How does botulinum toxin inhibit itch?
Peer reviewed, Journal article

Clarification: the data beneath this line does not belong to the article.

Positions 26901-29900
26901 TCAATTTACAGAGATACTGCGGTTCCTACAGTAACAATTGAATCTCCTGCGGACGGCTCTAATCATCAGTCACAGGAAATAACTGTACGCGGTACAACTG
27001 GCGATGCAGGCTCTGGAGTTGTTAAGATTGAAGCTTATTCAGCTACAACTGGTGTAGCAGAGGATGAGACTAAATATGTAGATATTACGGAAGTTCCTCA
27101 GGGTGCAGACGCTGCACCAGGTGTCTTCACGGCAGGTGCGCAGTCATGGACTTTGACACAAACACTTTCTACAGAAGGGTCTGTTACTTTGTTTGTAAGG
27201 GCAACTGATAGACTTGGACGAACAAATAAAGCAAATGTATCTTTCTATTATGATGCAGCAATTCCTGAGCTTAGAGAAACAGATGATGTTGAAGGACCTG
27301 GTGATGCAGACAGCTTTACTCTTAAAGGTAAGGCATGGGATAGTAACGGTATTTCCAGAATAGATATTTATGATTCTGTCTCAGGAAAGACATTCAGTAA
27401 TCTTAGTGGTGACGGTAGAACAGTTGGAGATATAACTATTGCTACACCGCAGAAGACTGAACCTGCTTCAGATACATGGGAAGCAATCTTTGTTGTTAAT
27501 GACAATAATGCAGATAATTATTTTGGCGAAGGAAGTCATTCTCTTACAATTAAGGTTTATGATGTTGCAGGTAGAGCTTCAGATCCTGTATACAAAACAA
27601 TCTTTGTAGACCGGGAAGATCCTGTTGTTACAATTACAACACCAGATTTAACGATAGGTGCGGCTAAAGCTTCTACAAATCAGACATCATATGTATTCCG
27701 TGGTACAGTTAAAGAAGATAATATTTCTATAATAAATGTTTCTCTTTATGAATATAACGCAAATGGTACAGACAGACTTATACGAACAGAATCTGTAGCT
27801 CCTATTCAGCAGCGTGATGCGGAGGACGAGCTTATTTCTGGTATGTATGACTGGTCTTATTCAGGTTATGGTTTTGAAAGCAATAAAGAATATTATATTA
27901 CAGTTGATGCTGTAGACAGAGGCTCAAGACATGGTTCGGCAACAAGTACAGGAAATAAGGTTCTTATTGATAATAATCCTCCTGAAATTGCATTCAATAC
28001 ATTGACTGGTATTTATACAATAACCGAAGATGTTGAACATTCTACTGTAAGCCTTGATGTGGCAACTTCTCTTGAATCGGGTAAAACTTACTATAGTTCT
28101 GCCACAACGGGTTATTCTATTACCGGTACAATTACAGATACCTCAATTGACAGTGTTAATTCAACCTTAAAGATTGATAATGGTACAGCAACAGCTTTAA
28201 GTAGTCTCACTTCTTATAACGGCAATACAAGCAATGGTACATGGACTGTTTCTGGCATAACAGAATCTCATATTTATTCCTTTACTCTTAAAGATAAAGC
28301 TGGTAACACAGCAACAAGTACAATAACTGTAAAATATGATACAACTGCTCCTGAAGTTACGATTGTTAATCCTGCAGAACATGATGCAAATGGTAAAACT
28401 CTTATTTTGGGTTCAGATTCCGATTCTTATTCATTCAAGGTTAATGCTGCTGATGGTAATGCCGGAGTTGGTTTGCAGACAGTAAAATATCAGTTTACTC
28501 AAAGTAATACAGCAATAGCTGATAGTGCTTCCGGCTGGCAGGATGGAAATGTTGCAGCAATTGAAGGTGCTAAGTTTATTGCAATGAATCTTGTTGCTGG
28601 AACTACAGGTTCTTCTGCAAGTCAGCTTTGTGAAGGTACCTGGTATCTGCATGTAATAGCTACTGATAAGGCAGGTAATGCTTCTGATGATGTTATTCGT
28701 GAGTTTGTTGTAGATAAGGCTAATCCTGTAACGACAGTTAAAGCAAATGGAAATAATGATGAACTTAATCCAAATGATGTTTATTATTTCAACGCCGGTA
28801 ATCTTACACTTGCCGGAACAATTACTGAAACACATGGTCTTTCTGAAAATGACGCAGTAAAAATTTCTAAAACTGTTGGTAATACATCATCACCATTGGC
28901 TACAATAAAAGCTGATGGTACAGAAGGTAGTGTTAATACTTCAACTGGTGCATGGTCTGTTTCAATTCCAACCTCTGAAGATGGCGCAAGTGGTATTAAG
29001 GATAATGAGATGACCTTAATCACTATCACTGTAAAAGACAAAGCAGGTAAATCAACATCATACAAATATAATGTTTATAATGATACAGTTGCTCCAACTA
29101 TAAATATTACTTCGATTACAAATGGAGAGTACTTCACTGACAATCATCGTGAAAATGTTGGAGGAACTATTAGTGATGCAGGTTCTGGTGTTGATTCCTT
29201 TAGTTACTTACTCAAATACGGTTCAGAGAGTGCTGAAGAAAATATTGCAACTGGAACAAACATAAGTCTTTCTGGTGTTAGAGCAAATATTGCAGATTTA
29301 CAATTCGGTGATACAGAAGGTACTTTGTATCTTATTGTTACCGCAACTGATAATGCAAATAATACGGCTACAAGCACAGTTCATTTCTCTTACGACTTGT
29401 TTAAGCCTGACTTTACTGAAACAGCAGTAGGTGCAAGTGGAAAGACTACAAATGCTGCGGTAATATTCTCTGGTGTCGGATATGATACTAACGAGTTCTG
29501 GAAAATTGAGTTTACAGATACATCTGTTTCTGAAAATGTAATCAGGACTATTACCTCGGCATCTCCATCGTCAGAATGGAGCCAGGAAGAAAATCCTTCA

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Two decades after reports of the anti-pruritic effects of botulinum neurotoxins (BoNTs), there is still no approved product for the anti-itch indication of BoNTs, and most clinical case reports still focus on the off-label use of BoNTs for various itchy conditions. Few randomized clinical trials have been conducted with controversial results, and the beneficial effects of BoNTs against itch are mainly based on case studies and case series. These studies are valuable in presenting the potential application of BoNTs in chronic pruritic conditions, but due to the nature of these studies, they are categorized as providing lower levels of evidence or lower grades of recommendation. To obtain approval for the anti-pruritic indication of BoNTs, higher levels of evidence are required, which can be achieved through conducting large-scale and well-designed studies with proper control groups and established careful and reliable primary and secondary outcomes. In addition to clinical evidence, presenting the mechanism-based antipruritic action of BoNTs can potentially strengthen, accelerate, and facilitate the current efforts towards further investments in accelerating the field towards the potential approval of BoNTs for itchy conditions. This review, therefore, aimed to provide the state-of-the-art mechanisms underlying the anti-itch effect of BoNTs from basic studies that resemble various clinical conditions with itch as a hallmark. Evidence of the neuronal, glial, and immune modulatory actions of BoNTs in reducing the transmission of itch are presented, and future potential directions are outlined.